Canine hip dysplasia is a common skeletal disease. It occurs when the hip joints – the ball and socket – fail to develop normally. The hip joint then deteriorates over time, leaving it unable to function. Canine hip dysplasia is a genetic disease that requires multiple genes to be present in order it to manifest. It primarily affects large breed dogs such as Labrador retrievers, German Shepherds, Saint Bernards and Great Danes.
Canine hip dysplasia has an early onset. It occurs when the dog is still maturing, typically at about four months of age. If a dog has canine hip dysplasia, he will show signs of the disease by age 2. The hips are typically normal at birth. In 7% of cases, only one leg will be affected, with the rest of the cases occurring in both legs.
Signs of canine hip dysplasia involve motion and stiffness in the dog. If the dog has difficulty rising, running or jumping, then hip dysplasia may be present. A narrow stance in the legs, bunny-hopping movement, limping, decreased activity, pain and loss of muscle mass are also signs characteristic of hip dysplasia.
A veterinarian will do a physical exam on your dog and order blood work, a urinalysis and an electrolyte panel. You should provide the vet with information about when the symptoms started and if any injuries could have been a factor. If your dog is a purebred, provide your vet with any information about the dog’s lineage. It will help determine if there is a genetic factor.
The Orthopedic Foundation for Animals has information about how a dog’s hips are graded and hat you should looking for in your dog’s hip X-rays.
The main goals of treatment are to restore limb function and alleviate pain. Conservative and surgical treatments are available for canine hip dysplasia. Conservative treatment includes weight management, exercise and pain relievers. Conservative treatment focuses on building muscle mass through moderate exercise, such as swimming and walking. Jumping and fetching should be avoided, as these activities put added pressure on the joints.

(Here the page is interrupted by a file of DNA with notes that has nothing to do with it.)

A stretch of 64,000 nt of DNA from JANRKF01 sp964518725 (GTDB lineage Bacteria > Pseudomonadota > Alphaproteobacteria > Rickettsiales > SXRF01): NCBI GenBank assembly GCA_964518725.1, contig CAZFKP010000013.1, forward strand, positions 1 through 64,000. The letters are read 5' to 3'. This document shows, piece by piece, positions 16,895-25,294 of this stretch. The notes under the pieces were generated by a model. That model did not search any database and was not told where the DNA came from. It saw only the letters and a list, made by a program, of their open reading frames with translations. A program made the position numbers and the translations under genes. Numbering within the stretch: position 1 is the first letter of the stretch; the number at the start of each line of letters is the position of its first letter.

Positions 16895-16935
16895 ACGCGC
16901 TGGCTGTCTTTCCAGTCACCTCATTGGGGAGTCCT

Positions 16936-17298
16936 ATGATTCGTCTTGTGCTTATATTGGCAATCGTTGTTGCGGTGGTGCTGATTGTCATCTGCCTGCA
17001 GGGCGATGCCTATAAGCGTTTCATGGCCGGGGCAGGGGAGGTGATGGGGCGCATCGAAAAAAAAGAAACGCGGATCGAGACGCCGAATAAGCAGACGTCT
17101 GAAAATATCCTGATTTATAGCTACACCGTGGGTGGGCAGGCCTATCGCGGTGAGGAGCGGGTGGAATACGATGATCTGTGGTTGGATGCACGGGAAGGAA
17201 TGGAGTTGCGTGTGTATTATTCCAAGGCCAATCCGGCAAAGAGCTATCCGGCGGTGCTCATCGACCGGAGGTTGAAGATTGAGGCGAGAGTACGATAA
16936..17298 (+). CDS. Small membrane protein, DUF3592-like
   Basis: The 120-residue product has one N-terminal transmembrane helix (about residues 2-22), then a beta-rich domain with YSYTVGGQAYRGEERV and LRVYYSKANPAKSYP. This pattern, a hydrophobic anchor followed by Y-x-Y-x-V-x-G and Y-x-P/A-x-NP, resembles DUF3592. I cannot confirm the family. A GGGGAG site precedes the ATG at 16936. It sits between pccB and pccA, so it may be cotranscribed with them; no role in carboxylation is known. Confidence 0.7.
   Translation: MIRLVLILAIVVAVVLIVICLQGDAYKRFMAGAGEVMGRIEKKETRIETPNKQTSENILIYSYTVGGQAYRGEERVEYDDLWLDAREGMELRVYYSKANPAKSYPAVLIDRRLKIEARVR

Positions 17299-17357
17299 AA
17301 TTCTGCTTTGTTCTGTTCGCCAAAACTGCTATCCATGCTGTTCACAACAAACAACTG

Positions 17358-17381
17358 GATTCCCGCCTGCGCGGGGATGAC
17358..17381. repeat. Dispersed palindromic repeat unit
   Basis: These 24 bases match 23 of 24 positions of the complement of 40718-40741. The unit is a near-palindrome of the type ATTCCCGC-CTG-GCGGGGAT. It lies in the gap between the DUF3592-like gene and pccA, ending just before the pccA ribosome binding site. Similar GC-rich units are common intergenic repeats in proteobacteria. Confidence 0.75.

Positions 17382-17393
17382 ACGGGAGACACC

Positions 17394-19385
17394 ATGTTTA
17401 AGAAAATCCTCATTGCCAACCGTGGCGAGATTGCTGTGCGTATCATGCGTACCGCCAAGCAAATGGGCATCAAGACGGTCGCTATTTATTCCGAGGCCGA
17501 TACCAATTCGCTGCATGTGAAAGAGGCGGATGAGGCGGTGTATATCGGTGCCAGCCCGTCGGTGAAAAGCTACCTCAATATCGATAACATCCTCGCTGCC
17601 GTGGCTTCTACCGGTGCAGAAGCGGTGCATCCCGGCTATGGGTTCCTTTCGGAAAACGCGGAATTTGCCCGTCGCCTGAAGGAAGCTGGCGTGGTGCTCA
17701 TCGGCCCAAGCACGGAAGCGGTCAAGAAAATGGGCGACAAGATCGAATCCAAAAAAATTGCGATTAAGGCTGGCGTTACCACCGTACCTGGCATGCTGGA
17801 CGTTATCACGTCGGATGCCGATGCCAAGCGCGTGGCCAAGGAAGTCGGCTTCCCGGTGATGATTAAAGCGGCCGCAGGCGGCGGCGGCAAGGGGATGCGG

There are three surgical procedures available for dogs with hip dysplasia. The hip joint can be reconstructed in young dogs with minimal evidence of dysplasia. Once the dysplasia becomes degenerative, there are two other options available. One is the removal of the femoral head and neck. This works best for small dogs (under 30 pounds) with evidence of dysplasia in only one hip. A total hip replacement is offered as a last resort. It is the only form of treatment that can restore normal hip function in a dog. It can be done to just one or both legs. The success rate of a hip replacement is 91%.
The type of treatment your vet will recommend will depend on the age of the dog, severity of the hip dysplasia and the owner’s financial situation. Up to 60% of dogs respond to conservative therapy over time. The rest, up to 40%, may require surgery.
Managing hip dysplasia
Follow up with the vet to ensure that there are no changes in your dog’s hip dysplasia. X-rays will be taken and compared to the previous ones. The vet may recommend a special diet if your dog is overweight. You should not breed such dogs and their parents, as the condition can be passed on to the puppies.